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Re: Question about doing RDF analysis in Ruby

From: Gregg Kellogg <gregg@kellogg-assoc.com>
Date: Tue, 1 Feb 2011 11:01:28 -0500
To: Greg Lappen <greg@lapcominc.com>
CC: Ben Lavender <blavender@gmail.com>, "public-rdf-ruby@w3.org" <public-rdf-ruby@w3.org>
Message-ID: <F25D1D97-347E-4060-A5D2-F581F8AA3E25@kellogg-assoc.com>
These are fairly generic questions, and you might want to re-post it to SemanticOverflow, for example.

On Jan 31, 2011, at 8:15 PM, Greg Lappen wrote:

> I thought of a couple more questions while I was out and about:
> 1)  It's fairly common to design applications with an RDBMS (and now document-based and key-value) data stores, and then serving that data in various formats (html, xml, json, csv, etc.).  Obviously RDF could just be another of these formats.  Or you could use RDF as your primary data model (and data store).  Are there some guidelines or "rules of thumb" that are out there to help decide which path to take?

>From my perspective, RDF offers several advanatages over traditional DBMS systems:

* Data is normalized to triples (or quads),
* DB can provide specific support for RDF queries,
* No "impedance mis-match" in going between representations.

> 2)  Everywhere I read about the semantic web and RDF, it talks about how you can combine different data sets and derive new data (inferences) - has anyone had experience with building systems that can answer questions that users come up with at runtime (using SPARQL queries?), or is this mostly done by writing programs?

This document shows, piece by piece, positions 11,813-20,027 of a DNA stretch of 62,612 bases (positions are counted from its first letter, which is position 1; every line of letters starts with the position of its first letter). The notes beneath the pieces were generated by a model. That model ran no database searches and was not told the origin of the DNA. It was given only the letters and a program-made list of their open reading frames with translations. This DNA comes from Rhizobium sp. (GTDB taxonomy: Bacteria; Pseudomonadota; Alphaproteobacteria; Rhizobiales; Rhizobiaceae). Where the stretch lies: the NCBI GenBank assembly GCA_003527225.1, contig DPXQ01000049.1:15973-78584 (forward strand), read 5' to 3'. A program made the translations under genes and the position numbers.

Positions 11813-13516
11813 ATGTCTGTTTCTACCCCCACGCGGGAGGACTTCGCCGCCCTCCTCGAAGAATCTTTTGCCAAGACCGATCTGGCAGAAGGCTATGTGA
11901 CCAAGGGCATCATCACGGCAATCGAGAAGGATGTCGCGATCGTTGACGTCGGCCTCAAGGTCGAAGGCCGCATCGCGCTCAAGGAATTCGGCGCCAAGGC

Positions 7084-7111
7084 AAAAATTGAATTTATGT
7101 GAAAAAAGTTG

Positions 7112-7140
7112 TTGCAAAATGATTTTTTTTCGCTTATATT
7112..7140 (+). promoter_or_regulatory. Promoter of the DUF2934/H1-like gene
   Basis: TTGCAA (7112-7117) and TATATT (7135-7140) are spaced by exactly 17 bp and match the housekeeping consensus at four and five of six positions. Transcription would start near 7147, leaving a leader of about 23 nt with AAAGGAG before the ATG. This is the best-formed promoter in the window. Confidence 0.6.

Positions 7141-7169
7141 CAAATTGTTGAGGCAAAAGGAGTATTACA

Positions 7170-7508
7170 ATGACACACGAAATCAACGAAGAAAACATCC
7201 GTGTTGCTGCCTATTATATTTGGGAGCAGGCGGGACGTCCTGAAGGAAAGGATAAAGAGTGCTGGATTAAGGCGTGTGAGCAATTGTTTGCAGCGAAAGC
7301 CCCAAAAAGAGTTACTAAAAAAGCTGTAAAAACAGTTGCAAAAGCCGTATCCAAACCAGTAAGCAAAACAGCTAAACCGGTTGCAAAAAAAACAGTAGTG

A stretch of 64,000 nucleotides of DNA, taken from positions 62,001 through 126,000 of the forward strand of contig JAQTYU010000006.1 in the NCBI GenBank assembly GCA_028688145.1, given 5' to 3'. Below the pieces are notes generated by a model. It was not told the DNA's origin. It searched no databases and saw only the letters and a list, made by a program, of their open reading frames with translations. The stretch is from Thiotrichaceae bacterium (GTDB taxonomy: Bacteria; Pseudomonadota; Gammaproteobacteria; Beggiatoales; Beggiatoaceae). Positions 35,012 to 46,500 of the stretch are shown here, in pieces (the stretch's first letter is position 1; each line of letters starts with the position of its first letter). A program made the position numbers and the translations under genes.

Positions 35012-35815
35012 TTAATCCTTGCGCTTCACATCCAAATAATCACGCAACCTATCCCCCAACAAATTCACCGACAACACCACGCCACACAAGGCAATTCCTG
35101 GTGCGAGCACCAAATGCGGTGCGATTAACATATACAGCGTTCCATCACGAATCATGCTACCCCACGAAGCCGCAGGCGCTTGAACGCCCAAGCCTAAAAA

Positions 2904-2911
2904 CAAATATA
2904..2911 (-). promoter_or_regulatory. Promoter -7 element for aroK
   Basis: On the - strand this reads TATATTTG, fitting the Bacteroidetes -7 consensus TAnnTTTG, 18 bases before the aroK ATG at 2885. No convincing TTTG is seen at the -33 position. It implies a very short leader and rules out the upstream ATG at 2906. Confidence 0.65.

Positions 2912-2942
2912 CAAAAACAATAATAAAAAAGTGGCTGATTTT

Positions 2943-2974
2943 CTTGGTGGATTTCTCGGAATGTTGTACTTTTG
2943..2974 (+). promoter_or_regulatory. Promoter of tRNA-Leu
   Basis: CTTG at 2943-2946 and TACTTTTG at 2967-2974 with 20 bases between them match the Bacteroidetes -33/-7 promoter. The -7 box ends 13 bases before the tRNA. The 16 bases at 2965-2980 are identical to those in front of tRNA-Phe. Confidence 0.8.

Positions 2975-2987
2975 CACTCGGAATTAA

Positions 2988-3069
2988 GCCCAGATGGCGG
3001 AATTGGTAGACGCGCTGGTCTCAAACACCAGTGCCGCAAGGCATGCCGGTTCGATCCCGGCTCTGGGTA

There are a number of different open-source inference engines. Notation-3 has reasoning built in (not yet in the Ruby implementation). See, for example CWM [1]. SPARQL, too, can be used for limited reasoning, as it is not naturally chaining. Reasoning ultimately becomes an exercise in Artificial Intelligence, with inference logic such as that expressed in OWL/RDFS, forming the basis of higher-level operations. See [2] for some more information.

The Semantic Web Application Platform  (SWAP) suite [3] has a number of uses of performing inference using CWM in Notation-3. See, for example, [4].

> Just looking for some general info as there's a lot of academic articles out there, and a lot of books, and I want to know what I should be trying to learn.
> Thanks!
> Greg


[1] http://www.w3.org/2000/10/swap/doc/cwm.html
[2] http://en.wikipedia.org/wiki/Semantic_reasoner
[3] http://www.w3.org/2000/10/swap/
[4] http://www.w3.org/2000/10/swap/grammar/first_follow.n3
Received on Tuesday, 1 February 2011 16:02:44 UTC

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